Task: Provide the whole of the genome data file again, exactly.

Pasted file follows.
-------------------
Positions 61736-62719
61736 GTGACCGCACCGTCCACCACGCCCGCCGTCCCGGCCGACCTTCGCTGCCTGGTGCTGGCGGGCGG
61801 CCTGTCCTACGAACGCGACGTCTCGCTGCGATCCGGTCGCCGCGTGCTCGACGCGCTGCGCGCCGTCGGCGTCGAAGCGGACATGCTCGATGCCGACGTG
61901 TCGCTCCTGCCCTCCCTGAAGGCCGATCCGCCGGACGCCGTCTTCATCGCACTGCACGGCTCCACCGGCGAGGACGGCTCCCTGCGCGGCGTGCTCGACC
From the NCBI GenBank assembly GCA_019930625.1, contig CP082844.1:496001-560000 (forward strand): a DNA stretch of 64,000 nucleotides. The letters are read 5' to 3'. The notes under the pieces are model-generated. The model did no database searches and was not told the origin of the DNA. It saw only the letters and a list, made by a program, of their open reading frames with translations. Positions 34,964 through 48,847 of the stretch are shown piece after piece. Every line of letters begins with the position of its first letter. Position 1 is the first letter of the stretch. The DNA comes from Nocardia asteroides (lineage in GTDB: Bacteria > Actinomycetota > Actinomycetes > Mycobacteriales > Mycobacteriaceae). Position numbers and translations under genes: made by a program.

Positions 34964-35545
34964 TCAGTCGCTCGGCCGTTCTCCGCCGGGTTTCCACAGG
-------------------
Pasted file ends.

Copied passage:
Positions 61736-62719
61736 GTGACCGCACCGTCCACCACGCCCGCCGTCCCGGCCGACCTTCGCTGCCTGGTGCTGGCGGGCGG
61801 CCTGTCCTACGAACGCGACGTCTCGCTGCGATCCGGTCGCCGCGTGCTCGACGCGCTGCGCGCCGTCGGCGTCGAAGCGGACATGCTCGATGCCGACGTG
61901 TCGCTCCTGCCCTCCCTGAAGGCCGATCCGCCGGACGCCGTCTTCATCGCACTGCACGGCTCCACCGGCGAGGACGGCTCCCTGCGCGGCGTGCTCGACC
From the NCBI GenBank assembly GCA_019930625.1, contig CP082844.1:496001-560000 (forward strand): a DNA stretch of 64,000 nucleotides. The letters are read 5' to 3'. The notes under the pieces are model-generated. The model did no database searches and was not told the origin of the DNA. It saw only the letters and a list, made by a program, of their open reading frames with translations. Positions 34,964 through 48,847 of the stretch are shown piece after piece. Every line of letters begins with the position of its first letter. Position 1 is the first letter of the stretch. The DNA comes from Nocardia asteroides (lineage in GTDB: Bacteria > Actinomycetota > Actinomycetes > Mycobacteriales > Mycobacteriaceae). Position numbers and translations under genes: made by a program.

Positions 34964-35545
34964 TCAGTCGCTCGGCCGTTCTCCGCCGGGTTTCCACAGG